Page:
No comparison whatsoever. Jo Smith did not have any copies of the Book of Mormon in the supposed original language while there are thousand of copes of the NT in Greek. And it is from these that any Greek text is developed, including the TR.

> I hope that I can change your viewpoint about God's word. It will be a dangerous place at the Judgement Seat OF Christ for those that approach the word as scholars have.

In Christ Jesus,
Michael
1/13/2001<

I use logical reasoning and sound exegesis in developing my viewpoints. Again, I will refer you to my upcoming book for more on such matters. I am not going to repeat what is five chapters in my book in an e-mail.

Exchange #3

>Hello Gary

You have studied Greek why is it that you don't know that NT Greek and modern Greek are not the same.<

I do know that and have discussed it with others previously. But do to the pain I now have in my hand I was trying not to type too much.

>>Greek is a dead language? I guess you never heard of Greece.  Plus, it is NOT an unknown language. Anyone who has studied Greek knows Greek.<<

>New Testament Greek IS a dead language. Neither you nor any other modern Laodicean Scholar can speak, let alone, understand NT Greek. Reading a lexicon is not understanding Greek. Try that on the streets of Athens and see if you would be able to carry on a conversation with someone in Greek.<

Greek has changed over the centuries, just as any language does. And a modern-day Greek would have to understand the changes and make accommodations for them when reading the Greek NT, just as a modern-day day English reader has to understand and make accommodations for the changes in English when reading the KJV. But that does not mean NT Greek is "dead" any more than Elizabethan English is "dead." Both are still "alive" since there are people reading books written in these older forms of modern day languages.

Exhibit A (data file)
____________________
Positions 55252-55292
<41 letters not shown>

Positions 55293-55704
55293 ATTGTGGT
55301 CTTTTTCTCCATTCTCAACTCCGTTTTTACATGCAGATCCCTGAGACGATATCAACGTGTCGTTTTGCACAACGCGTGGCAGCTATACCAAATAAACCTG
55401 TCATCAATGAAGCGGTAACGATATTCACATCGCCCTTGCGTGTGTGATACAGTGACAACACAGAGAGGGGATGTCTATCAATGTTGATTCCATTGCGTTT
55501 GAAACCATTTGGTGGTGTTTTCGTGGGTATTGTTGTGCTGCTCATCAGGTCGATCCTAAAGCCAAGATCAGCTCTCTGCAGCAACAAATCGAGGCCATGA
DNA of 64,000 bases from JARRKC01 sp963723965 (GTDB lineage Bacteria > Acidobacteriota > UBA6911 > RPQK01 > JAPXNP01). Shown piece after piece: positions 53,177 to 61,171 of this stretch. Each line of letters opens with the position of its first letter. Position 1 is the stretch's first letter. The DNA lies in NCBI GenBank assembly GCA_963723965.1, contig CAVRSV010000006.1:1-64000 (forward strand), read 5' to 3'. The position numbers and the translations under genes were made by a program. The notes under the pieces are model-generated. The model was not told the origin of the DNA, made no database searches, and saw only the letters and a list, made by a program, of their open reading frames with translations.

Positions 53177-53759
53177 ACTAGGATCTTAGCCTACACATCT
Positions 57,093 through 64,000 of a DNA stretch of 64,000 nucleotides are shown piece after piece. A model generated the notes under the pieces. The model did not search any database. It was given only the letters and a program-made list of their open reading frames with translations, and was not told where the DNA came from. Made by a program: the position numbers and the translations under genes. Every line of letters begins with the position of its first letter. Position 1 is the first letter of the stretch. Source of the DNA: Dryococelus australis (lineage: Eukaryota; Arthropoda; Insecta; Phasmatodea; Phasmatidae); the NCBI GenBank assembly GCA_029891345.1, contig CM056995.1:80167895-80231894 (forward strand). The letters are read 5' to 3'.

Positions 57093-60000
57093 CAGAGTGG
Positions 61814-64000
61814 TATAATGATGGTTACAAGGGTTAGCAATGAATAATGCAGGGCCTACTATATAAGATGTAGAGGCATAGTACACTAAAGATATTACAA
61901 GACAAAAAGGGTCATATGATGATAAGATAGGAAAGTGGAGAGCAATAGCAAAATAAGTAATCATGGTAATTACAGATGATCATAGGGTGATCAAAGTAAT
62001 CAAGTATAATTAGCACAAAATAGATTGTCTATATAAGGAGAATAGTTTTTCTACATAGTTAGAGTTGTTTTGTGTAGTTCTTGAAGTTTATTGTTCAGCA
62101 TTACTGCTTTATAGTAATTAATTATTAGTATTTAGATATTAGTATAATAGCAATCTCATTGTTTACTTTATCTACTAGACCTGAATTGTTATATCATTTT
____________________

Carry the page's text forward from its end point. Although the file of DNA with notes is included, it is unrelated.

>> The passage you're referring to refers to a language which no one knows, but plenty of people know Greek. So it is not an unknown language.<<

The passage in 1Cor 14. is referring to people standing up in the church and preaching or exhorting in a language that noone knows but the speaker and God. That is why it is called an UNKNOWN tongue, unless you are charismatic, then that would be referring to a babble that no one knows, including the speaker.  That is why I used that reference; to convey the unscriptural use of a dead unknown language that no one knows to try and exhort the church.<

Based on you own exegesis, the verse has nothing to do whatsoever with someone learning NT Greek to better understand the NT. It would only apply if someone got up and read the Greek NT in an assembly without translating it. But for a preacher to refer to the Greek text, translate what he is reading, and expound on it would be perfectly Biblical. That is exactly what Ezra did with regards to the Hebrew Scriptures and the now Aramaic speaking Jews (Neh 8:1-12).

> It will only lead to confusion; which modern scholarship has done just that. I believe God has been faithful in giving us a preserved word in the universal language of these end times.<

I assume you're referring to the KJV. I will simply refer you again to my book for a discussion on such claims.